What do Apple, Peloton, and Tesla have in common? Yes, each has developed a cult-like following, but let’s focus on how each has gone about building its business – through vertical integration. Steve Jobs insisted that Apple be both a software and hardware company (and then a web service and retail operation). Peloton chose to develop its own bikes and displays using proprietary hardware and software, and even deployed its own production studios. And as Elon Musk stated recently, “Tesla is a whole chain of startups,” including autonomous AI, chip design, vehicle service, sales, designing a drive unit, motors, supercharger network, etc.
And why do these companies choose to own and control more links in their value chains? Because more control allows them to solve complex R&D challenges more quickly, tune production processes more precisely, and ultimately deliver products, services, and experiences that are head and shoulders above the competition.
For over five years, Lyten has been applying this same, vertically integrated philosophy. To develop advanced batteries for electronic vehicles, we didn’t start with only novel battery chemistries. Instead, we began by developing plasma reactors capable of producing novel materials. Then, we tuned those materials to address long-standing challenges to adopting promising but problematic components like sulfur. Next, we developed novel processes to combine materials and compounds to produce superior parts (anodes and cathodes), and ultimately to produce superior battery cells.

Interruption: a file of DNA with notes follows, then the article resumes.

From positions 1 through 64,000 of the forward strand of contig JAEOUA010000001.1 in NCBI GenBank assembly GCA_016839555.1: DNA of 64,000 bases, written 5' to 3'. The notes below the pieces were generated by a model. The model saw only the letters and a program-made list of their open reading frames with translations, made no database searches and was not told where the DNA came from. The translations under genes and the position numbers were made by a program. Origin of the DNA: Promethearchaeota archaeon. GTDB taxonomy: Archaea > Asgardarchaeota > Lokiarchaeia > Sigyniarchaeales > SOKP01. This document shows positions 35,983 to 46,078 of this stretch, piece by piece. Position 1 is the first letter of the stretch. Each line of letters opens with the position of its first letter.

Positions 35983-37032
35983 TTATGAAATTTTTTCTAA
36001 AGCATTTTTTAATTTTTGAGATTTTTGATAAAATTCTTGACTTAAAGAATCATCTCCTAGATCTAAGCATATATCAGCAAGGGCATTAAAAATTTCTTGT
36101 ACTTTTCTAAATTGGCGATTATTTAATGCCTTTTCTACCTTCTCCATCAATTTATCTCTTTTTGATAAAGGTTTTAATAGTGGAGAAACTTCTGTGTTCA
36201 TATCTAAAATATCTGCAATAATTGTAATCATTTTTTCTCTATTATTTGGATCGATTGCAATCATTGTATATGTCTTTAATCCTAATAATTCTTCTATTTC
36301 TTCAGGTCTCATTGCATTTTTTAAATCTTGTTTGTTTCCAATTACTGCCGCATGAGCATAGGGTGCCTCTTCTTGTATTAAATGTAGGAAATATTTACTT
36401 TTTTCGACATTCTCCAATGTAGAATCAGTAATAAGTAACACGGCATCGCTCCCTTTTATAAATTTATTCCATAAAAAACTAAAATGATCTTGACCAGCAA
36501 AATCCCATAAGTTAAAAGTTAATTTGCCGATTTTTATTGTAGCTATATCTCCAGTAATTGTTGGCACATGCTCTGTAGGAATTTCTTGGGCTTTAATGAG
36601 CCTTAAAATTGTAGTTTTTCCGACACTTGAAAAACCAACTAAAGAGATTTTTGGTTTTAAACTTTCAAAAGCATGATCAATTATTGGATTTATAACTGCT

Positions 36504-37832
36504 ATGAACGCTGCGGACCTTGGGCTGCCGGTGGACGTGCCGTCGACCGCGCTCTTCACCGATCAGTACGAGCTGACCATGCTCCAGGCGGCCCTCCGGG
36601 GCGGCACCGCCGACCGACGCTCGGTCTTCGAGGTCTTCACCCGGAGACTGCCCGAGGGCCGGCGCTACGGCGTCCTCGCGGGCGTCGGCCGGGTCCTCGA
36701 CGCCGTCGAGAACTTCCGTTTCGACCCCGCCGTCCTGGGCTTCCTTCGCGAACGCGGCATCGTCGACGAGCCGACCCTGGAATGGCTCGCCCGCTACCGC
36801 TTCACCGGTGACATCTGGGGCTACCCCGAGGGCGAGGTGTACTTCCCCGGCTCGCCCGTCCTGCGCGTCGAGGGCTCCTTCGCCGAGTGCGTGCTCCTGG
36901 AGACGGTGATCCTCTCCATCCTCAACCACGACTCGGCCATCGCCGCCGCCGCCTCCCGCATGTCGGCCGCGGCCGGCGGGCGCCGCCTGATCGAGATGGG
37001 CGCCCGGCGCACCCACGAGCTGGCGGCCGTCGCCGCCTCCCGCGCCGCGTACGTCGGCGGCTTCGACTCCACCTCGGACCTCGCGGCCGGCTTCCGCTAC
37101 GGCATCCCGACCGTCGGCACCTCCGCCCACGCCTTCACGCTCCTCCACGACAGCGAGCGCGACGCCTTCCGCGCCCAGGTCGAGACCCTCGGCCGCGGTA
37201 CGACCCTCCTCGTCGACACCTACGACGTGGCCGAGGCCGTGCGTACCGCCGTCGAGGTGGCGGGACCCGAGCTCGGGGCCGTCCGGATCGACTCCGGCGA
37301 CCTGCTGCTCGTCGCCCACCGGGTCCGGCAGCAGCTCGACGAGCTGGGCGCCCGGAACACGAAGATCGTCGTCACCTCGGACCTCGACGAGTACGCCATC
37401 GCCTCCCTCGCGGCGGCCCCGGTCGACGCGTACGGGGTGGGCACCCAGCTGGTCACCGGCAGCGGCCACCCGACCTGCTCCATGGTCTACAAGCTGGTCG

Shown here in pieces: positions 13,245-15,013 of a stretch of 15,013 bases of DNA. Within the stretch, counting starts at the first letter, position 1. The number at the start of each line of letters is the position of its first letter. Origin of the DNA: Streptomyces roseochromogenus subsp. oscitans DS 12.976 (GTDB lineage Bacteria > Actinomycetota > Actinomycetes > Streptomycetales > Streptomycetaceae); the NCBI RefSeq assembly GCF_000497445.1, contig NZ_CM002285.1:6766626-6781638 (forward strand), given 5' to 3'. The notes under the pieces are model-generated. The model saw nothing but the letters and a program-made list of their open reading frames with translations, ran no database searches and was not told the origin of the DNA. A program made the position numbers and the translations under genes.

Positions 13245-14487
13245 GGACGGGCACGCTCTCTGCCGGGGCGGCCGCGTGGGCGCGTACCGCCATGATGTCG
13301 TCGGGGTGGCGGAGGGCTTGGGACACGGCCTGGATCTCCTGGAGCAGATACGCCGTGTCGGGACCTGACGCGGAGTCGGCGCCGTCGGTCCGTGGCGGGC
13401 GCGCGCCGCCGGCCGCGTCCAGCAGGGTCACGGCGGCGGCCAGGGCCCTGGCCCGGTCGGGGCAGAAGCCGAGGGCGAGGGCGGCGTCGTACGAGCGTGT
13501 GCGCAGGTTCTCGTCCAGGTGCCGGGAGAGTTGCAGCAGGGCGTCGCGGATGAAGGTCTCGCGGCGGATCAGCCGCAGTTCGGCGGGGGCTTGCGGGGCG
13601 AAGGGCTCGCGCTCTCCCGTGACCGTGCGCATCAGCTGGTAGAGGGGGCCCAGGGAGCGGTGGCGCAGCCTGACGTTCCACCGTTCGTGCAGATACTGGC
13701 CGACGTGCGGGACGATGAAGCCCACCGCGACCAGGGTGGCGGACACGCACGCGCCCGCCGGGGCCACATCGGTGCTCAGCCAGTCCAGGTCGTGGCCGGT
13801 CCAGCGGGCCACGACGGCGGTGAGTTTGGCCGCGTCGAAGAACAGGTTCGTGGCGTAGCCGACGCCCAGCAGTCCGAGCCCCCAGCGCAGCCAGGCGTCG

The results so far have been striking – industry-leading achievements in energy density and cycle life, while avoiding dependence on rare, expensive metals. And our breadth of control along the value chain continues to help us fix problems faster and make progress in multiple areas simultaneously. The end result? We still have milestones to hit, but we believe the results will be as compelling as what Apple, Peloton, and Tesla have achieved – products that set new standards in the industry.